30 Day Book Challenge – day 6: A book that made me cry
Having let this challenge lapse for several weeks, I’m now back on it and raring to go sharing my discoveries – because discoveries they are. In answering the questions I search my memory and come up with whole continents of forgotten reading territory.
This Day 6 challenge is no different. In fact, because books very rarely make me cry, I had to look hard to find this one.
I read Black Beauty by Anna Sewell years ago and the descriptions of the cruelty the horse met in the course of his life shocked and upset me. As it was meant to do. Ms Sewell wrote the book to do exactly that – shock her readers into looking anew at animal welfare. Reading the Wikipedia writeup of this book I was very happy to learn that she achieved her aim. Also, as a result of her book the conditions for hackney cab drivers in London were improved.
Another demonstration of the power of the pen and how one person can make a difference when wielding it.
For those who aren’t familiar with this book, it’s an ‘autobiography’ of a horse. Black Beauty is sold from owner to owner and experiences the full range of human kindness and unkindness. Ms Sewell had mobility problems due to an accident as a teenager and was dependent on horse-drawn vehicles. This gave her a deep respect for horses and an understanding of their behaviour, both of which she used to good effect in her only book. At the time (1877) writing from an animal’s viewpoint was a novelty and affected readers more than it would do today.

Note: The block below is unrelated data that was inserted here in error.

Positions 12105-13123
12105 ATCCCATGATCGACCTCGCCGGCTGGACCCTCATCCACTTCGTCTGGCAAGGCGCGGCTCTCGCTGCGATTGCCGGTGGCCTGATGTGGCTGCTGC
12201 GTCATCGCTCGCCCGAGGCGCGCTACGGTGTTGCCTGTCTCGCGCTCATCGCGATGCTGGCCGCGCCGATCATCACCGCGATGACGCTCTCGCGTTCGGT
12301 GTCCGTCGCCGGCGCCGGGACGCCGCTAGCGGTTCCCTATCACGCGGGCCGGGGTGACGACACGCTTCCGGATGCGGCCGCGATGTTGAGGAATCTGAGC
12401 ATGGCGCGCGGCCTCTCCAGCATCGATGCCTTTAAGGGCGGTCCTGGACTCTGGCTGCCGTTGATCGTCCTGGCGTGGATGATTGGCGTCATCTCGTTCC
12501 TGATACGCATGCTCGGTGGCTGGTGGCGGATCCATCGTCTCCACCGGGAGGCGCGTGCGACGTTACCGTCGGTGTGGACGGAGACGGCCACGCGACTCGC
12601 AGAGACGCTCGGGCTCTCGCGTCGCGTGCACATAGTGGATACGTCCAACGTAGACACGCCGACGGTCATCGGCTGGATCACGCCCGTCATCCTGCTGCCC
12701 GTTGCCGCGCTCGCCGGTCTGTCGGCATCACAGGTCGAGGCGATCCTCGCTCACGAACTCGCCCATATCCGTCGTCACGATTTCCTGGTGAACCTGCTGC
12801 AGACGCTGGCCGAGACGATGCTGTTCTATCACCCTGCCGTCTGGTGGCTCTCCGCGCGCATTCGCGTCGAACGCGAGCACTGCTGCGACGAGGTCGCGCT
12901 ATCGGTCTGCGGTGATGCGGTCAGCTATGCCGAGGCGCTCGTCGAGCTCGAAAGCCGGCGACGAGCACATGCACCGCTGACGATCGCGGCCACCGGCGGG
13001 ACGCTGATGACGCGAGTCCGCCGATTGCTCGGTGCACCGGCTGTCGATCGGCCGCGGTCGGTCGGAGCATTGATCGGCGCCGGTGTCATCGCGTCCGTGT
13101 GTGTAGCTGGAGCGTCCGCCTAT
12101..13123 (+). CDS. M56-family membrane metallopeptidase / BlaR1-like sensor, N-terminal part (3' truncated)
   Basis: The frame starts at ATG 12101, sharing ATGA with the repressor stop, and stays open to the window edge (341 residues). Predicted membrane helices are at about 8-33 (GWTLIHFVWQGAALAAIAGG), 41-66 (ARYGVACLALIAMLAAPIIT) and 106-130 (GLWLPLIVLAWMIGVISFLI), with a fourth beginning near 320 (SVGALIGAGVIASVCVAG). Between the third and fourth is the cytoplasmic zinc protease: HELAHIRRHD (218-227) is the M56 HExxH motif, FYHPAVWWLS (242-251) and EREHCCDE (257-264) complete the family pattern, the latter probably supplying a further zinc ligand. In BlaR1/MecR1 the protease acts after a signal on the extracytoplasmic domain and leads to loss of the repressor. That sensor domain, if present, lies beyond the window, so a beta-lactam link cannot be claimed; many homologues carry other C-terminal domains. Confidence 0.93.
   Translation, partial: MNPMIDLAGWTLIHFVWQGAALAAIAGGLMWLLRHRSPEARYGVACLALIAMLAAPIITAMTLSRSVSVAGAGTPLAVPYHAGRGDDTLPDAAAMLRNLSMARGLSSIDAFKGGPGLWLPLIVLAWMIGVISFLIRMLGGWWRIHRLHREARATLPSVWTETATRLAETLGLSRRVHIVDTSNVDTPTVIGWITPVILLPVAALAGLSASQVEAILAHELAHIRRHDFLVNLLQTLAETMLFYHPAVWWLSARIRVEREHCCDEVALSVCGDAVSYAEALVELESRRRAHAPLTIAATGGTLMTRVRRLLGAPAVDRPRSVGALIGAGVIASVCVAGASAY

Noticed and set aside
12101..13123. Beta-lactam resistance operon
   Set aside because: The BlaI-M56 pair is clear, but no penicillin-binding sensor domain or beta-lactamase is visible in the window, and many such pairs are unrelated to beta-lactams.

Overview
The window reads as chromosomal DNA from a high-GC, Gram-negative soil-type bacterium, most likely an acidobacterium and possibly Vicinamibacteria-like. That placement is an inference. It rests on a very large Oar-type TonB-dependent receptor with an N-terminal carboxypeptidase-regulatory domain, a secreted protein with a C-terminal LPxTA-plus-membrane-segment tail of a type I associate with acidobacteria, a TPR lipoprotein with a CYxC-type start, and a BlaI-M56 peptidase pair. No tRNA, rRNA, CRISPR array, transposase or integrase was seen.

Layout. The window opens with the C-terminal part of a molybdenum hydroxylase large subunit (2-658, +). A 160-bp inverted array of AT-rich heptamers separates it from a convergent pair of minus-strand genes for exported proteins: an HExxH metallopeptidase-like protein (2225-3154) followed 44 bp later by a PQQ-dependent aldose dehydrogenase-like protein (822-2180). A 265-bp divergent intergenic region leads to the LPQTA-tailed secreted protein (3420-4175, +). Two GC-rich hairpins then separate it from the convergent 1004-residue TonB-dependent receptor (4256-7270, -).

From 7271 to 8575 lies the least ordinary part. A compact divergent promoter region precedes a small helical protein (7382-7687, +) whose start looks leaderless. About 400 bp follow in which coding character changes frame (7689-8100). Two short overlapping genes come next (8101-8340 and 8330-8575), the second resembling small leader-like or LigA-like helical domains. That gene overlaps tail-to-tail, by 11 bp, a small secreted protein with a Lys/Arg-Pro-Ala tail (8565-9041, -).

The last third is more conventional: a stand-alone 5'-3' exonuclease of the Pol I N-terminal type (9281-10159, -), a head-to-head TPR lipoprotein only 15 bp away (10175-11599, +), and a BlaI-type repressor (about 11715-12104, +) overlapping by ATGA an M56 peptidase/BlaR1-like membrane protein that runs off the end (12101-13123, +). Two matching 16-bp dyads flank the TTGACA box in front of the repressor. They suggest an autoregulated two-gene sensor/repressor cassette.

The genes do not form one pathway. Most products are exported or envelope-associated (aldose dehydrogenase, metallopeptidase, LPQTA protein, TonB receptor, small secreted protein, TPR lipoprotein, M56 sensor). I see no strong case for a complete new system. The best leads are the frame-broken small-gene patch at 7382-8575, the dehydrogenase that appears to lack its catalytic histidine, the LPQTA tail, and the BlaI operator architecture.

Picture from Goodreads which also has a short review.
i have read black beauty for kids and really loved it
Thank you for stopping by and sharing your love of the book. Apparently the writer didn’t intend it for children, but I think most of us read it as a child and it acts as a good introduction to animal welfare.
That book (and that movie) have scarred me for life. The biggest thing I learned from the story is never to sell/give away your animals. BB starts out with really good owners and is very well taken care of, and then each new owner is a step down the ladder. And by the end my overly-apathetic heart is preparing to explode. Even if you think you’re giving/selling them to a good home, you can’t control what will happen if the new owners have to give away/sell the animal down the road. Or (more of a problem in modern times) the animal could be just abandoned. If I adopt an animal, I adopt it for life, and I think that’s because of this book. God I’m going to cry just thinking about it!
Thank you for sharing your experience and learning. I think Anna Sewell would be thrilled that her book is still influencing people to be concerned about animals. I agree that adopting an animal should be for life, although I suppose occasionally it isn’t possible.